The Paycheck Protection Program officially ended on May 31, 2021. Read our PPP page for more information or visit our PPP Loan Forgiveness Guide.
As part of a larger relief package, Congress has approved $284.5 billion in new Paycheck Protection Program funding. The types of businesses and industries that are eligible for PPP loans have been expanded under the new bill. Additionally, businesses that can demonstrate at least 25% reduction in gross receipts year over year and meet other requirements may be eligible for a second PPP loan.
If you’re an American small business owner, you’ve heard of Paycheck Protection Program (PPP) loans by now. In fact, you’ve probably looked into getting one, if not gone ahead and applied through one of the thousands of lenders accepting PPP loan applications.
The PPP is a new loan program, introduced by the federal government to help businesses impacted by the coronavirus pandemic. In creating the PPP, the government tried to make as many small businesses as possible eligible for a loan—there is no formal credit score requirement, for example, nor do businesses need to put up collateral or personally guarantee the loan.
There are, however, millions of small businesses across the country, and a one-size-fits-all loan program won’t work for every one of them. If for some reason you are denied a PPP loan, or you otherwise can’t obtain one, you need to find another financial resource for your business.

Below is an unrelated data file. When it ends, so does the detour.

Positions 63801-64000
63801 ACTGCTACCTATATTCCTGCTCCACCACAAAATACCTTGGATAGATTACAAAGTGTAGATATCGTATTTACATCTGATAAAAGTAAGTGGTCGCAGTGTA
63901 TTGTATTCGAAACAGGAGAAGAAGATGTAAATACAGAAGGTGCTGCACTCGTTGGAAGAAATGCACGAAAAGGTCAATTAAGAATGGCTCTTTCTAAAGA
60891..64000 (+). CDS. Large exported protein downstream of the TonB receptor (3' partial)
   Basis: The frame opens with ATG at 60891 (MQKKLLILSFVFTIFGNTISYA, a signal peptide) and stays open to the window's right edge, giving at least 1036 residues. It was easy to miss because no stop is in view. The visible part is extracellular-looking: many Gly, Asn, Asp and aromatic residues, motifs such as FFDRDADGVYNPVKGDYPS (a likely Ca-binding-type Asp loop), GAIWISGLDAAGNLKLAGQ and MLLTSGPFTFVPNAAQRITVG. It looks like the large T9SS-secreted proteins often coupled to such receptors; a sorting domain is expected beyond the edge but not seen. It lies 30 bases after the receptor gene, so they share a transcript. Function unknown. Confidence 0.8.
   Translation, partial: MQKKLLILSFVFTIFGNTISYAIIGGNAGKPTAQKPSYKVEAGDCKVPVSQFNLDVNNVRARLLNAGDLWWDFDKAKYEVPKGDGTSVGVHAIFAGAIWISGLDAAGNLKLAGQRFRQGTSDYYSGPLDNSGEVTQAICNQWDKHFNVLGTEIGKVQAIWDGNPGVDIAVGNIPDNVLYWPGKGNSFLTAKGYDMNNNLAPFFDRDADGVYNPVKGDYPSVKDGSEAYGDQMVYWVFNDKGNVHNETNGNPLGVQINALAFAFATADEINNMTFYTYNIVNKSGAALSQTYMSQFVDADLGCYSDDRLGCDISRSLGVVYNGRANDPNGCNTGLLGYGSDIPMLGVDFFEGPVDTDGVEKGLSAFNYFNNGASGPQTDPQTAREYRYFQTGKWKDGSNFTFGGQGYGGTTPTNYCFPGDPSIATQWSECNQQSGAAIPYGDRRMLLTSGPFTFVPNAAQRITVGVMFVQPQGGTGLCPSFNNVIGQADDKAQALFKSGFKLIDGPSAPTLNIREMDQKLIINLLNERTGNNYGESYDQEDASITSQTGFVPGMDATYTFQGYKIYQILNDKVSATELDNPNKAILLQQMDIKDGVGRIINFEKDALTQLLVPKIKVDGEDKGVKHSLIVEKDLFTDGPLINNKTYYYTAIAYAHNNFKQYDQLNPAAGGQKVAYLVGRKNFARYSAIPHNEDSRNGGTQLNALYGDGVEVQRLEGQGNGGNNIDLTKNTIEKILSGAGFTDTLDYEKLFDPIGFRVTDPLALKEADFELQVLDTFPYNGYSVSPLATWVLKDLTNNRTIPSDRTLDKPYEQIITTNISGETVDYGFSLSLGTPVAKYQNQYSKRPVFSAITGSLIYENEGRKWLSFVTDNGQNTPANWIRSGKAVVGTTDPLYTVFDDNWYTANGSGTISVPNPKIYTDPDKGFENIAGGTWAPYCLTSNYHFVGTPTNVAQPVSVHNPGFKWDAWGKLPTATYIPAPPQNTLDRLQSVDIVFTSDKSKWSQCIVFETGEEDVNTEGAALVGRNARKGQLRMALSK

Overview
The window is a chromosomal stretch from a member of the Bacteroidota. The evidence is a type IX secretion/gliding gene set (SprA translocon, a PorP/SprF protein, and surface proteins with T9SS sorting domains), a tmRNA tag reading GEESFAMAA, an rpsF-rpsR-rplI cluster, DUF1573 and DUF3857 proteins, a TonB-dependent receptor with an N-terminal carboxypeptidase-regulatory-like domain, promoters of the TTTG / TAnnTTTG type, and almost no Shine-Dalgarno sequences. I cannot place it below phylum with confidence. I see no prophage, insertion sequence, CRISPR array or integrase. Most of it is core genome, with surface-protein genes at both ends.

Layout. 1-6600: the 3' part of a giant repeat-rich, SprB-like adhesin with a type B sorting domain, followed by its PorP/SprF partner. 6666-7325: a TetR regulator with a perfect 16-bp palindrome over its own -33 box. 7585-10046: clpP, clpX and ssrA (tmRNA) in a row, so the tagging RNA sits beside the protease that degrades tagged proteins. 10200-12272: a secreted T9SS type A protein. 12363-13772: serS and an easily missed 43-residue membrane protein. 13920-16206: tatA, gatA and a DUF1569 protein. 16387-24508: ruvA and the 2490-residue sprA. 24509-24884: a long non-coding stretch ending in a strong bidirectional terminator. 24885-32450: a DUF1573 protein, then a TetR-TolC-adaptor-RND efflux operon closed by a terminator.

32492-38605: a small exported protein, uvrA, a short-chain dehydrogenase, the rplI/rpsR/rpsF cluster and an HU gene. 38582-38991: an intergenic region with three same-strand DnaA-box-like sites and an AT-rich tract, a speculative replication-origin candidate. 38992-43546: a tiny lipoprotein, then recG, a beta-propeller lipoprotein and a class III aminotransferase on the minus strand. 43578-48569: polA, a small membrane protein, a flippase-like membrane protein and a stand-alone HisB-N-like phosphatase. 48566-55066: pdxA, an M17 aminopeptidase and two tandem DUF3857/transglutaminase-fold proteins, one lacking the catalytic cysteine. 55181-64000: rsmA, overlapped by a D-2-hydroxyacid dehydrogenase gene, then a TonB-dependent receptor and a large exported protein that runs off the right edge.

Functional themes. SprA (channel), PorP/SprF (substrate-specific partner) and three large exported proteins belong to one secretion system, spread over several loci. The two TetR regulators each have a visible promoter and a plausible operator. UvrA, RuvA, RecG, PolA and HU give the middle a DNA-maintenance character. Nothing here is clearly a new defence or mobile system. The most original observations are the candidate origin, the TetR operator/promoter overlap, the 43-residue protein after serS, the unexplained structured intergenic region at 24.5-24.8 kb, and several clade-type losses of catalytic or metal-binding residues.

Let’s review the reasons why you might not be able to obtain a PPP loan, and what you can do to help keep your business running instead.
As mentioned above, the eligibility requirements for small businesses applying for a PPP loan are fairly broad and inclusive.
Basically, to qualify for a PPP loan, you must be a small business, nonprofit, veterans organization, Tribal concern, sole proprietorship, self-employed, or independent contractor with 500 or fewer employees. Some industries have different size standards, set by the SBA, that allow them to still be considered small businesses.
For example, electric power distribution companies, wineries, distilleries, and cement manufacturing companies can all have up to 1,000 employees and still qualify. For the full list of small business size standards, go here.
In addition, your business must have been operational by February 15, 2020. If you started your business in late February or early March, you do not have the payroll history necessary to demonstrate the “average monthly payroll” amount used to determine loan requests.
There are other situations where the SBA may determine that your business is ineligible for a PPP loan. These situations include: